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Special Committee Pigs and Bacon Bill, 1934 debate -
Thursday, 4 Apr 1935


I move amendment No. 23 :—

To insert at the end of the section the following new sub-section :—

(3) Where an order is made under this section prohibiting the employment in licensed premises of a person suffering from disease, the Minister shall at the same time make a further order specifying that all persons whose employment is prohibited under this section shall be paid by the Bacon Marketing Board during the period of the currency of the first-mentioned order a weekly sum equivalent to the wages and other emoluments such person would be entitled to receive if no such order were in force.

Sub-section (1) reads—

The Minister may, after consultation with the Minister for Local Government and Public Health, by order make regulations prohibiting the employment in licensed premises of persons suffering from diseases specified in such regulations and contact cases and known carriers of diseases specified in such regulations until such persons, contact cases and known carriers have been certified by a duly qualified medical practitioner as free from such diseases.

Take the case of a man employed on licensed premises where the production of food for human consumption is being carried out. He happens to contract eczema or some disease of that kind and there is a certificate to that effect from the medical officer of health. The man loses his employment, but no provision is made to pay him his wages during his period of enforced idleness. I fear that he would not be entitled to get National Health Insurance benefit because he is not physically ill in the ordinarily accepted sense of the word. The man is fit to work, but owing to the nature of the disease he is suffering from he cannot be employed on licensed premises where the production of food for human consumption is being carried on. Neither would he be entitled, I think, to unemployment assistance. I am suggesting in this amendment that provision should be made to pay him his wages during the period of his enforced suspension.

Surely he would be entitled to his National Health Insurance benefit ?

Strictly speaking, such a man is not physically ill. But, at the same time, he cannot be employed in a factory of that kind. I would be glad if I could have some statement from the Minister as to the interpretation that would be likely to be put on the section. I doubt very much myself if such a man could get either National Health Insurance benefit or unemployment assistance.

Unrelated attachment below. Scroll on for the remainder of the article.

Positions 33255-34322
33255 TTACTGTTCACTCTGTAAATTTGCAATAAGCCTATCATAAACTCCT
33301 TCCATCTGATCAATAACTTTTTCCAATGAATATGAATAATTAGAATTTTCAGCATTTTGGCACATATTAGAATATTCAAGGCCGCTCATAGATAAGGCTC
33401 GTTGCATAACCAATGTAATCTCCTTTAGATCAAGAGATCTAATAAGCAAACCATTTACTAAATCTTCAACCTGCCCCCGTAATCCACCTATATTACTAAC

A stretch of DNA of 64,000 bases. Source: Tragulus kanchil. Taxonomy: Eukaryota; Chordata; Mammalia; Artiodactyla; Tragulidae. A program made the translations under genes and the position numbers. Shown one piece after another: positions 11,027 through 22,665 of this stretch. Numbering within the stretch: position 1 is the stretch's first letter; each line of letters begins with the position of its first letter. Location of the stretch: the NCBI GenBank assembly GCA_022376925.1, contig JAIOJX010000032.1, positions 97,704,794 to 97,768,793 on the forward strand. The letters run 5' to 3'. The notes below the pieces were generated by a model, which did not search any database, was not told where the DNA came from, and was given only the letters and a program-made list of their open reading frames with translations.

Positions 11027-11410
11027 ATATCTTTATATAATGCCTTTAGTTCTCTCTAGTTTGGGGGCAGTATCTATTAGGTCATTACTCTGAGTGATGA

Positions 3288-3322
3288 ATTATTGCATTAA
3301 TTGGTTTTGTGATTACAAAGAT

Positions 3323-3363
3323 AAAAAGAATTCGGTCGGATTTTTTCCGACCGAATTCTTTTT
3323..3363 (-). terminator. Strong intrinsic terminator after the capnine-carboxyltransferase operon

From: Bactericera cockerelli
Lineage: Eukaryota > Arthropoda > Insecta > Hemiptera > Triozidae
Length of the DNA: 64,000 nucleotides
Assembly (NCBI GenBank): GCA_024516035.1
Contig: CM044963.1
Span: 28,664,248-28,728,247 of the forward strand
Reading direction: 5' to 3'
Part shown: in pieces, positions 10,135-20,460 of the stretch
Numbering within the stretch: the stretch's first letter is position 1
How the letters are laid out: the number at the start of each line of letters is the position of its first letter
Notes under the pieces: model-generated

The Deputy wants to shift the responsibility on to the Bacon Marketing Board from the broader shoulders of the Government.

I want to protect the worker during his period of enforced idleness.

The Minister knows, perhaps from experience, that doctors are not very meticulous about giving certificates. If they say that such a man is not fit for work and recommend that he be given so many weeks off, that would be the end of it, and no one would question it.

I am not quarrelling with the way the medical profession treat people under the National Health Insurance Acts, but since unification was brought about the officials of the National Health Insurance Society have tightened up things a lot. In my opinion, the section is so worded that a man disemployed for the reasons I have given will run grave risk of failing to get either unemployment assistance or National Health Insurance benefit, and what I am anxious about is to see that his interests are protected. We have heard about the fund that is going to be provided. What is going to be done with the money that goes into it ? Surely this is a responsibility that should be placed on it. We had a lot of discussion about breaches of covenants, contracts and all the rest of it and about the compensation that should be paid to certain people, but in my opinion the human beings employed in any industry have first claim for consideration. The object of the amendment is to achieve that.

We want a price for pigs. It is the human element we are considering.

I want to see justice done. There are others to consider besides pig producers. We should have some consideration for employees. We decided before that men who lost their employment in industry should be compensated. I am asking that employees temporarily disemployed, because of the peculiarity of the section, will get the protection to which I believe they are entitled. It is not a liability of the curers.

Deputy O'Reilly

Would it not be a question for the public health authorities ?

Minister for Agriculture

I do not think I could agree to this. As the amendment is drafted it would be absolutely unworkable, because any diseased person offering himself for employment and knowing he was going to be rejected because he was diseased, would be entitled to claim. I do not want to make a point of that, because it will be fixed up. I do not think there would be any great danger about getting national health insurance, but, if there is a danger, as Deputy Keyes pointed out, we must examine it to make sure they come under some scheme. If they do not come in under any scheme they should get some compensation.

I am speaking of actual employees and not of fellows who might come along.

Minister for Agriculture

Men affected by Section 38 and the diseases specified in the Order.

Amendment, by leave, withdrawn.
Section 38 agreed to.